Researchers have developed an anti-inflammatory drug molecule that can lead to better treatments for diseases such as sepsis and possibly…
Researchers have developed an anti-inflammatory drug molecule that can lead to better treatments for diseases such as sepsis and possibly other autoimmune diseases.
“We have developed a new drug molecule that inhibits inflammation,” said the principal author of the study Thomas Helleday from Karolinska Institutet in Sweden.
The discovery is the result of many years of research by Helleday’s group on how DNA is repaired by the body.
It was when developing a new molecule to inhibit the enzyme that repairs acid damage to DNA found by researchers, to their surprise that it also suppressed inflammation.
It was found that the enzyme OGG1
in addition to repairing DNA also triggers inflammation.
The inhibitor blocks the release of inflammatory proteins, such as TNF alpha, said the study published in the journal Science.
In attempting to mice with acute lung disease, researchers managed to suppress the inflammation.
The researchers found that the inhibitor works in a way that differs from other anti-inflammatory drugs currently available and can also help prevent our own immune system from attacking in situations like sepsis, multiple sclerosis, crohn’s disease and possibly other autoimmune disorders .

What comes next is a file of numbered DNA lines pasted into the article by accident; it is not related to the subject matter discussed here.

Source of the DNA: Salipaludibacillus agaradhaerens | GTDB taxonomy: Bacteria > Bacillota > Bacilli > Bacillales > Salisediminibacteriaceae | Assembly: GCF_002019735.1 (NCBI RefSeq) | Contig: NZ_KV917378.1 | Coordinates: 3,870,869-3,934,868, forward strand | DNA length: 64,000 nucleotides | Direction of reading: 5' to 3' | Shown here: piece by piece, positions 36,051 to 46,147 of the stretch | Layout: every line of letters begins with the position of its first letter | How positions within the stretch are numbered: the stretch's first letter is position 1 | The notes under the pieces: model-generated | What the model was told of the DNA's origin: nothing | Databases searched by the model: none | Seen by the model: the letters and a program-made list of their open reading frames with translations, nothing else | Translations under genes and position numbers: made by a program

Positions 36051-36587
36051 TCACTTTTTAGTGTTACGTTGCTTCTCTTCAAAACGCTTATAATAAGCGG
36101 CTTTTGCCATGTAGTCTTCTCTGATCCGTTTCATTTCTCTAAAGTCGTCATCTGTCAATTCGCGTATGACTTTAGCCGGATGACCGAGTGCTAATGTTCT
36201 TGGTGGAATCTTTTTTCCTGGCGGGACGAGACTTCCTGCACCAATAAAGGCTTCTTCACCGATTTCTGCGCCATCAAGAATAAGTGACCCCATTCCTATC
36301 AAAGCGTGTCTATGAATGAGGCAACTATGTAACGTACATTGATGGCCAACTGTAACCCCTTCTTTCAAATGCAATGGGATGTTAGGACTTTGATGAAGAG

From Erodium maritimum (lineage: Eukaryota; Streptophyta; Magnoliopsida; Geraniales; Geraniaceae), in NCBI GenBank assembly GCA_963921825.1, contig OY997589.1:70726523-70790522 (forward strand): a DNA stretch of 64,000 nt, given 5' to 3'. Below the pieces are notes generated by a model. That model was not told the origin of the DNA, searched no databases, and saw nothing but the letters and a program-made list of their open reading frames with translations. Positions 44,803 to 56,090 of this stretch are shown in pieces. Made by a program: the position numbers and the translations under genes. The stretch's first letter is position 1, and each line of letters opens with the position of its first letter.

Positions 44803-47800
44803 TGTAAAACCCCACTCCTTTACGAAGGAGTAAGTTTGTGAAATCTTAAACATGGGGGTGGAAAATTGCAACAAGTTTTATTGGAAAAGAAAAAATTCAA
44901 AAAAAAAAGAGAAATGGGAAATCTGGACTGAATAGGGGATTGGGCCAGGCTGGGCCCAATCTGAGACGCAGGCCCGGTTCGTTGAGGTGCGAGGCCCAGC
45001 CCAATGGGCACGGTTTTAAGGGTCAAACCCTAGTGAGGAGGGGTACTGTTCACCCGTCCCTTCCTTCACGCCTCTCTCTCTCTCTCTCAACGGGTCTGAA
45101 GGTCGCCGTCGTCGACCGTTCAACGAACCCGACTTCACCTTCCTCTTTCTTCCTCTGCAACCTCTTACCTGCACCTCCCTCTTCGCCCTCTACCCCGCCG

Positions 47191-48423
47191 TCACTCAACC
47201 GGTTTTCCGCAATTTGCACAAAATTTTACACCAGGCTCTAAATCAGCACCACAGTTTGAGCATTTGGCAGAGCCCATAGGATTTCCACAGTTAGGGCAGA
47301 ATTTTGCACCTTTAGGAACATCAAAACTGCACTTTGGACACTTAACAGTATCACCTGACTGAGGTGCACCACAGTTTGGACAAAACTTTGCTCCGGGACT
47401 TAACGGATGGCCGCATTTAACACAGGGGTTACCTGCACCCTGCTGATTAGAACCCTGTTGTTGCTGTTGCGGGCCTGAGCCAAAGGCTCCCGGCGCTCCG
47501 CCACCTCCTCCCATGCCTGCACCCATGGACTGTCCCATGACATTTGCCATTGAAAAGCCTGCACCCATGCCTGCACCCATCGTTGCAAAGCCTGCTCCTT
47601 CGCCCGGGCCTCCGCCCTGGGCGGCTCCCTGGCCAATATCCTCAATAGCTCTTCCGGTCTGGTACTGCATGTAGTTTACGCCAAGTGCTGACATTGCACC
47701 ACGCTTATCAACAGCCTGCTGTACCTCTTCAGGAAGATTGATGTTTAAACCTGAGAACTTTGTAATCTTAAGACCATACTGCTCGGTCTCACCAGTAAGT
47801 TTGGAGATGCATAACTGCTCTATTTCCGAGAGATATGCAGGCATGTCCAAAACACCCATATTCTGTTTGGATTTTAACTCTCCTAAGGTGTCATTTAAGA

Inflammation is a process where the body’s white blood cells protect us from infection, such as bacteria and viruses.
Under certain circumstances, however, the immune system triggers an inflammatory response when there is no infection to fight off. This causes the body’s normal protective immune system to cause damage to its own tissues.
“When oxygen regulation in our cells goes wrong, it can harm our DNA and trigger our immune system to respond,” said Helleday, who is also affiliated with our University in Sheffield, UK.
“Our immune system is our defense mechanism that usually fights against invasion of bacteria and viruses, but sometimes it may mischief and attack our own bodies.”
“Isolating an inhibitor that can change this response is a major breakthrough and we are really excited to develop our research to see if we can not only reduce existing inflammation in other parts of the body without preventing inflammation altogether.”
“This would pave the way for new, effective treatments for life-threatening diseases like sepsis,” said Helleday.
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! (This story has not been edited by Business Standard staff and is automatically generated from a syndicated feed.)